Happy New Year, everyone. I’ve been looking through my old drafts, and I realized there were a couple of posts that never got published last year, and here’s one of them. It’s an Ask Cranky question . . .
I knew from reading your blog that premium economy was something that lots of airlines had been experimenting with (BA’s Open Skies, etc.), achieving extremely varied levels of success. However, I would love to know more about the rationale for beefing up premium economy on multi-class aircraft. Are airlines making money on customers who choose premium economy? Are [Business] and [First Class] passengers expressing any concern that some of their traditional “territory” (lounges, preboarding, etc.) might be devalued by expanding its availability to non-[Business/First] customers? What is the outlook for premium products, say, over the course of the next ten years?
-Zach in Chicago
I would say the outlook for the expansion of premium economy is good over the next decade. This is a direct result of the gaping hole that has opened between coach and the premium cabins that are out there today.
Think about how it used to be. There was coach and there was first class. As first class started to gain greater distance from coach in price and comfort, airlines began rolling out business class to fill the gap. The problem is that first and business class have continued to get better and more expensive while coach has, well, stayed coach.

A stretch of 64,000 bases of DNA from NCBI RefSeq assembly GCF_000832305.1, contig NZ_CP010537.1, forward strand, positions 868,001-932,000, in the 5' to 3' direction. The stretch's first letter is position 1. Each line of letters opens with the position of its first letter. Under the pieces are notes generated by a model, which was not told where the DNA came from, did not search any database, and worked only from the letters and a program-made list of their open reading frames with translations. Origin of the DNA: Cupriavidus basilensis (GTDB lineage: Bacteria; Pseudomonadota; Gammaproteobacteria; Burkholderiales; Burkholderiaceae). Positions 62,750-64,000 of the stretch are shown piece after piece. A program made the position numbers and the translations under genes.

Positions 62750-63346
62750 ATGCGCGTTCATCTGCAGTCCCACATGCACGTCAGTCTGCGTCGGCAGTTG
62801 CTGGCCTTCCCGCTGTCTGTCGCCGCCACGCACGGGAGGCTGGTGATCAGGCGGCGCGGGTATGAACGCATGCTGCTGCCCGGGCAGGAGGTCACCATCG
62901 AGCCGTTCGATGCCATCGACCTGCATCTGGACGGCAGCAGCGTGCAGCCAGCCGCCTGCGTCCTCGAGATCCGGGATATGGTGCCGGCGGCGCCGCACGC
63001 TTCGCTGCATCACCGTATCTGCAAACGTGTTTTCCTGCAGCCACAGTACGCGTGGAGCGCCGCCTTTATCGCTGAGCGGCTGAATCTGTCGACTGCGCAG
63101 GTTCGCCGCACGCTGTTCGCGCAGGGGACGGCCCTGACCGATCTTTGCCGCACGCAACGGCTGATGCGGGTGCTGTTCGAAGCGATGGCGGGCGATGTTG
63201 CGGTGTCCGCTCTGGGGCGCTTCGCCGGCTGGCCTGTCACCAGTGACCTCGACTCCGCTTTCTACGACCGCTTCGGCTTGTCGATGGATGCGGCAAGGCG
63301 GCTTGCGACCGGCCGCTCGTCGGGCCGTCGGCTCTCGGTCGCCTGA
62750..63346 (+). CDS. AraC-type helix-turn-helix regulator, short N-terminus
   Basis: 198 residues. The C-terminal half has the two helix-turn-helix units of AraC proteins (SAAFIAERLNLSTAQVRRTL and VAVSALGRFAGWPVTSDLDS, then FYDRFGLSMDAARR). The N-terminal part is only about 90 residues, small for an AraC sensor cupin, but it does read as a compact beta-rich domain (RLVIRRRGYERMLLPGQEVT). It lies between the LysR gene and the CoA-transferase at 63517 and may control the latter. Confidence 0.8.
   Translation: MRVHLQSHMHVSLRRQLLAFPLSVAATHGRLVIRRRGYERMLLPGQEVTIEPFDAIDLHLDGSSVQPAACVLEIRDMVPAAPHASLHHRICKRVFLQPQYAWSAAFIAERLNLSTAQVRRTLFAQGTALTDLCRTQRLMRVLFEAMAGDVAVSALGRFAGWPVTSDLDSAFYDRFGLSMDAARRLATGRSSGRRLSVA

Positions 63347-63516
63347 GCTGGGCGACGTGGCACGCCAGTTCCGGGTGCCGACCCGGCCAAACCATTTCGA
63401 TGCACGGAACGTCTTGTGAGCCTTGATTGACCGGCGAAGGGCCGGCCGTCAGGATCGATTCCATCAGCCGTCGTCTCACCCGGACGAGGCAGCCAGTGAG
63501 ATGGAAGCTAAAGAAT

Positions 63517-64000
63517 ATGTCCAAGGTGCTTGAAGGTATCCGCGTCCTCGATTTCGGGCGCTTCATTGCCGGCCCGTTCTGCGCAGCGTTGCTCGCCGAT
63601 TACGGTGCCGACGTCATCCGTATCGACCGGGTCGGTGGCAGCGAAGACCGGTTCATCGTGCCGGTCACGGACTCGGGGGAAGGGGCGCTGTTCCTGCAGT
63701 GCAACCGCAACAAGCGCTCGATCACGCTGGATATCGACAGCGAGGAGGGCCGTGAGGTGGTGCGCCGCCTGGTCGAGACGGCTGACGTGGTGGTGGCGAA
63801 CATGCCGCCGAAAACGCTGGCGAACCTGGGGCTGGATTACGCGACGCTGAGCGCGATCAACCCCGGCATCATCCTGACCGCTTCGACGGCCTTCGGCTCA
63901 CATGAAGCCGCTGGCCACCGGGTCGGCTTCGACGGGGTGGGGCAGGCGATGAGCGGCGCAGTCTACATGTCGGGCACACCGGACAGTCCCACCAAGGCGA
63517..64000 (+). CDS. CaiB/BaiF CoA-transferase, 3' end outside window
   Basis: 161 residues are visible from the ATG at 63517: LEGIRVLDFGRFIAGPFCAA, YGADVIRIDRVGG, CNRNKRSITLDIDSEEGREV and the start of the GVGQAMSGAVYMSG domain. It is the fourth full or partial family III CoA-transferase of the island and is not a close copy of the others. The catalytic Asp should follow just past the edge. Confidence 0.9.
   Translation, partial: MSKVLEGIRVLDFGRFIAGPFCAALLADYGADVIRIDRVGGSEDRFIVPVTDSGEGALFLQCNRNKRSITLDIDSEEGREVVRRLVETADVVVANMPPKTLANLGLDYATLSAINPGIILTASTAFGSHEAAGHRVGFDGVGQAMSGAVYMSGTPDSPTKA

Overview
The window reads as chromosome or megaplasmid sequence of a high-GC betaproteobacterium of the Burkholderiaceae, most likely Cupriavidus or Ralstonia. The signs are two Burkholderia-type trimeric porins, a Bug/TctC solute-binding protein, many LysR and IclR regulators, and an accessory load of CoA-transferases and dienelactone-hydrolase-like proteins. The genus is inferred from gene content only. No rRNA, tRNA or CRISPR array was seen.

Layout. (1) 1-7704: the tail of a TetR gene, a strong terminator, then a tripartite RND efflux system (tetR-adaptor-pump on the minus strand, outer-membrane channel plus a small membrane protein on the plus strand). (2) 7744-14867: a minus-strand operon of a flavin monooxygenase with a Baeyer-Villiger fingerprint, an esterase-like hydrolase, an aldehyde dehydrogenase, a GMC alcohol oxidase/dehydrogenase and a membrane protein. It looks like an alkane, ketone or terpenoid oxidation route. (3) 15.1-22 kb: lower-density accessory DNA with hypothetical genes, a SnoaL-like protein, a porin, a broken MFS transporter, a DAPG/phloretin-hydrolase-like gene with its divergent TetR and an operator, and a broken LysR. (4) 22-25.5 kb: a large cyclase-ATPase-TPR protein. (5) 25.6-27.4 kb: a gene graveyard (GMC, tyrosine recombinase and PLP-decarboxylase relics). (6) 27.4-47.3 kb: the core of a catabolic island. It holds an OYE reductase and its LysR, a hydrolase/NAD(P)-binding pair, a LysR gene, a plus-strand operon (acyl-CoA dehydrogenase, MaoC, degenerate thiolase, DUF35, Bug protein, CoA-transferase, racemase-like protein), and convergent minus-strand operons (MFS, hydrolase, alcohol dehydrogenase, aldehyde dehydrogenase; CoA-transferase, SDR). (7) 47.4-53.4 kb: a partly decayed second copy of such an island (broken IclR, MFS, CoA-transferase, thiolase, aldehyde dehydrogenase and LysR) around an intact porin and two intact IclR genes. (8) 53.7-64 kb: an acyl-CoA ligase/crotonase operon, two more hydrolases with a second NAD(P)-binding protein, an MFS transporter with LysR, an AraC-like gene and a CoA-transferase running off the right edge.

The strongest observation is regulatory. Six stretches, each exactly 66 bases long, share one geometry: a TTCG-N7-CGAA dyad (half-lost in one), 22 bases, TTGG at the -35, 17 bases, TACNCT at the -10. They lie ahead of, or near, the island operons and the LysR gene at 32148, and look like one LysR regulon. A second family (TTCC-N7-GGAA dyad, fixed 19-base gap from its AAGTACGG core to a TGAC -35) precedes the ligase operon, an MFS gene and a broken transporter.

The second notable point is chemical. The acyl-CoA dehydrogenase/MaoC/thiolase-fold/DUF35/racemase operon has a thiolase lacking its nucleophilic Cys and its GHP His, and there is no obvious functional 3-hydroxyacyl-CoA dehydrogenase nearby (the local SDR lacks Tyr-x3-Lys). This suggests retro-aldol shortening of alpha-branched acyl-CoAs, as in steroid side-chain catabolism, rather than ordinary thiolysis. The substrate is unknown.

These days, the flat beds you find in business class are far superior to anything that used to exist in first class. But coach seats are still just coach seats. If anything, they’ve lost a little legroom. Some airlines decided that first class was a waste of time and simply went with a two-cabin approach of business and coach. But these are all just names. The business class on, say, Virgin Atlantic, would have been worthy of the first class moniker just a few years ago.
So you end up with a funny situation where you can buy a coach roundtrip from the US to Europe for $600 but if you want any more comfort, you’re going to be paying $4,000 to $10,000 for business class. Further, as companies cut back their travel budgets, business class becomes a no-no. So what to do?
Well, the airlines started rolling out premium economy. This has two benefits. One, you can fly it for $2,000 to $4,000 roundtrip, so it provides an in-between price point. Two, it’s a coach seat so some people can still take advantage of it under their corporate contracts.
I don’t count United’s Economy Plus as a true Premium Economy cabin. That’s really just coach with a little more legroom. But the likes of British Airways, Virgin Atlantic, Air New Zealand, Japan Air Lines, EVA Air and more recently, Air France and ANA, have put in a better seat, somewhat upgraded service, and branded it under this new name.
The reality, I think, is that you can look at an airline like Virgin Atlantic and it seems the same as things used to be. Sure, they may call it coach, premium economy, and “upper class” but it’s really just coach, business, and first from the old days.
I would expect to see more airlines do this, especially as travel budgets go down for premium class travel. They may have too many seats taking up too much space in business, so the premium economy cabin may grow.